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Interiors, the title of this new release from Ultramarine, may have a topical resonance for many listeners who have found themselves in involuntary confinement during the past year, but the five tracks on this EP were actually recorded in 2011, and they represent a significant opening out of the duo's evolving musical perspective.
Ian Cooper and Paul Hammond, who had become friends while growing up together in the Essex countryside, formed Ultramarine in 1989. Throughout the 90s their distinctive music, an enticing blending of acoustic with electronic instruments, secured a loyal following and won critical acclaim. Then, throughout the whole of the next decade, Ultramarine lay dormant. Interiors documents their reawakening, with Cooper and Hammond exploring approaches to music-making made possible by recently developed software, designed specifically with live performance in mind.
Four of the five tracks to be heard here were issued digitally last year. But as Paul Hammond has pointed out, "with Ultramarine the whole point is to create an artefact, so the form and the look of the finished product is central." That's an outlook shared passionately by Simon Lewin's label Blackford Hill, and the music now available on this vinyl record is appropriately enhanced with cover art by printmaker Katherine Jones. Her imagery matches the music neatly in its nuanced interplay of solidity and shadow, line and colour, geometric form and organic growth.
Ultramarine returned refreshed in October 2011, bursting back into public awareness with "Find A Way," issued as a 7" single on their own label, Real Soon. Clive Bell, writing in The Wire, extolled its engaging mix of electronic beats with cool vocals and tropical percussion. More generally Bell embraced Ultramarine's thoughtful hybrid electronica as "music you could enjoy at home without feeling your intelligence was being scorned, or that if you were not physically in a club, you were wasting your time."
On Interiors, the roots of that slinky single are laid bare on the purely instrumental track "Find A Way Back." Its two distinct parts stretch out the beats and flaunt those tropical flourishes, shuffling and flexing, vibrant and heady, languid and sultry. This is techno filtered through the fabric of magic realism, an exotically spiced concoction, chilled and ready to be savoured at home.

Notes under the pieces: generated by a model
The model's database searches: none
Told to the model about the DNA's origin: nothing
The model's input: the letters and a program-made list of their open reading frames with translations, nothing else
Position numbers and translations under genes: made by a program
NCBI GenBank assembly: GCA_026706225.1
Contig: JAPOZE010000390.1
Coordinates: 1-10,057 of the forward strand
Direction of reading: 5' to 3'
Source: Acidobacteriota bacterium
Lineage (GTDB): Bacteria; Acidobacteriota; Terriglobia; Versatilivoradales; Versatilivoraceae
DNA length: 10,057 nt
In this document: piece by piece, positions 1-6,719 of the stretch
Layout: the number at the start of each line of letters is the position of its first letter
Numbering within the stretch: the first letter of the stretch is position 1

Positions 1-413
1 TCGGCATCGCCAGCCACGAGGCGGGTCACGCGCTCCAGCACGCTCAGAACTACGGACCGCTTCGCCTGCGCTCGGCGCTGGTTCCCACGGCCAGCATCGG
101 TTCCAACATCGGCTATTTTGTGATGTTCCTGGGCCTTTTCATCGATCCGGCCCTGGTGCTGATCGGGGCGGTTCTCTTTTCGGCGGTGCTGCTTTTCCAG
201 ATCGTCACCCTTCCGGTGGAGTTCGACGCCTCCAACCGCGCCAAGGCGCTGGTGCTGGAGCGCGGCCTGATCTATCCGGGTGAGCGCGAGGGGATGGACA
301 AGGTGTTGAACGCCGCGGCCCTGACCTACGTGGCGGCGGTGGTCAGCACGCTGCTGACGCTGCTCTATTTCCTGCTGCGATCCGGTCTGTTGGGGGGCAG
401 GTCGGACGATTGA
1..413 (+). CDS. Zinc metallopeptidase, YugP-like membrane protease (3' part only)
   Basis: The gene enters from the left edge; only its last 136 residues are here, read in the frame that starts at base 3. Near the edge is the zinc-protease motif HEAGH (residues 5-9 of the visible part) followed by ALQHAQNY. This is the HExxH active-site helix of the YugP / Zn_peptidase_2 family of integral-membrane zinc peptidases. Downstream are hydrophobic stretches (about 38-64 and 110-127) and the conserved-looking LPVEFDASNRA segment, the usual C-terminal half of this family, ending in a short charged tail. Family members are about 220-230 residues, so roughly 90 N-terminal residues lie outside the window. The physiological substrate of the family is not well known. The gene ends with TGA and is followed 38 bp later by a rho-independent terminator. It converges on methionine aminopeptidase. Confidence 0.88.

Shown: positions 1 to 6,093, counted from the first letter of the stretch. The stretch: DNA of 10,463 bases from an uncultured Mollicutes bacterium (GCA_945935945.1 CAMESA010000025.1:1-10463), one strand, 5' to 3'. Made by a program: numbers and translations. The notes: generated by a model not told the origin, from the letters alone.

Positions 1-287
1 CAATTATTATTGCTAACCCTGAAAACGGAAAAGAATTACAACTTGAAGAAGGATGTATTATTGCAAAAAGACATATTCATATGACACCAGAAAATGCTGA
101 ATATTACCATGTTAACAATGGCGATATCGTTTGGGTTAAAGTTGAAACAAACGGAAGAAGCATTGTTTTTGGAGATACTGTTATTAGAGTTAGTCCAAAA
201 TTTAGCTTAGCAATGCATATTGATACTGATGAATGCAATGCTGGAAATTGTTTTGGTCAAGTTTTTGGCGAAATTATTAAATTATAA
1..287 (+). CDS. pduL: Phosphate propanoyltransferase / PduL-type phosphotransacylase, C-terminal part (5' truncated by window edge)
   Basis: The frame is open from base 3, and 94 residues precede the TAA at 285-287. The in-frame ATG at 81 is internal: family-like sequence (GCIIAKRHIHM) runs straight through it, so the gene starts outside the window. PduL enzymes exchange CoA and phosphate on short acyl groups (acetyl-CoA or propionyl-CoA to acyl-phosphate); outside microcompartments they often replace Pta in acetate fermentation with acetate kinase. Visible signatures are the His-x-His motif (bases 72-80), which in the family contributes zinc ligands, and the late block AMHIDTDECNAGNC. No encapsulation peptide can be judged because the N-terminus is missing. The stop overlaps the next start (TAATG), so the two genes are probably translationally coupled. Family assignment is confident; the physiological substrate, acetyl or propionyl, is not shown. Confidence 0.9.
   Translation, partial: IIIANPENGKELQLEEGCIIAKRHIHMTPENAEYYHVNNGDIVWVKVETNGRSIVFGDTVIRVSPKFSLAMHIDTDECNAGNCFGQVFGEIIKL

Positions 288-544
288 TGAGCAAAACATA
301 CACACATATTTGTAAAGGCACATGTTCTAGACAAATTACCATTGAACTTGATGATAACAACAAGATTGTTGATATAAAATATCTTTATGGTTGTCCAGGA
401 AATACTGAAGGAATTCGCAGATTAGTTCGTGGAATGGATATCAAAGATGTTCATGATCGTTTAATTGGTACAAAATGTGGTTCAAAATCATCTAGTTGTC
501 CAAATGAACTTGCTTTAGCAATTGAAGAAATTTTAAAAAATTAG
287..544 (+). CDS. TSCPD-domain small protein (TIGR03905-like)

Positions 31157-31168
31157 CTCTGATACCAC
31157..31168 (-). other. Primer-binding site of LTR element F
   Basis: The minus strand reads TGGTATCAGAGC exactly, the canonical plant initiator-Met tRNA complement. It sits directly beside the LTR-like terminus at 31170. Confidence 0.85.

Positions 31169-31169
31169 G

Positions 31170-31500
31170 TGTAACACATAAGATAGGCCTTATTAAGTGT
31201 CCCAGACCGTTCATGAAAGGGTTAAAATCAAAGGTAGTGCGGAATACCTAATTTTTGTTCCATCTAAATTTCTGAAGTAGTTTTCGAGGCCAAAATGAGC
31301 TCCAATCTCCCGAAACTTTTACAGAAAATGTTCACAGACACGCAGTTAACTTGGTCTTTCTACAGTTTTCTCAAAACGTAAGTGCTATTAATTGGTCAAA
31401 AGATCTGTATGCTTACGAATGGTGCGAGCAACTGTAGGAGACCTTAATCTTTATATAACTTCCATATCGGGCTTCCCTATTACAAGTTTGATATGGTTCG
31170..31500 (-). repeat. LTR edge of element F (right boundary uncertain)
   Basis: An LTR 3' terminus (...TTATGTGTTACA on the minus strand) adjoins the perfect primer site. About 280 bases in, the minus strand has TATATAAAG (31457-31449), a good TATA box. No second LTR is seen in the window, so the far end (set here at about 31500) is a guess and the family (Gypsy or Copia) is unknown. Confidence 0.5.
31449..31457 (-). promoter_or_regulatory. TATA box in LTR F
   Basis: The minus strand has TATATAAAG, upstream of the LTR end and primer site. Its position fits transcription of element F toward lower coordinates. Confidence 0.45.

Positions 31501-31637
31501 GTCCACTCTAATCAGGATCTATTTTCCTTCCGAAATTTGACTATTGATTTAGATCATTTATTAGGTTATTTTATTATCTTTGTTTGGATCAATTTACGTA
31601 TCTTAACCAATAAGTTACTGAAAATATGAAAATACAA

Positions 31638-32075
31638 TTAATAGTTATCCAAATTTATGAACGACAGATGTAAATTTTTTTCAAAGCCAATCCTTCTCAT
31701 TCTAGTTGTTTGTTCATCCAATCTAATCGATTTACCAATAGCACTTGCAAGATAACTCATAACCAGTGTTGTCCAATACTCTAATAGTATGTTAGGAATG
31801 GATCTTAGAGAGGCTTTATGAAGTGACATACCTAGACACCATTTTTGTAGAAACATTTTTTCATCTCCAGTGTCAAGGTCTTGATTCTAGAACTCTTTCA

With the diagrammatic clarity of its punchy thrust and spooling loops "Even When" distils the essence of Cooper and Hammond's way of working with their musical material: layering and shaping, nurturing textures, plaiting rhythms and juggling accents. The cumulative impact is almost sculptural in its physical immediacy and looming presence. In contrast, on "By Return" the duo skew the outcome, projecting a selection of limber figures into dub's auditory hall of mirrors. They are clearly revelling in the reverb, relishing the recoil and decay.
Interiors ultimately opens out onto "Decoy Point (Version)." With its ozone saturated ambience, this closing track evokes marshland and mudflat soundscapes, seabird mews, maritime signals and tidal wash. Cooper and Hammond feel deep attachment to the Essex landscape and, in particular, to the local history and physical features of the Blackwater estuary. Blackford Hill provides an accommodating home for Ultramarine's ongoing project Blackwaterside, which has featured to date a 7" vinyl record plus 28-page booklet, and a photo film with soundtrack. Now, delving into the Ultramarine archive, this welcome incarnation of Interiors offers a fascinating glimpse of the duo finding their bearings, at a vital stage along the way.
“Music you could enjoy at home without feeling your intelligence was being scorned, or that if you were not physically in a club, you were wasting your time.” - The Wire
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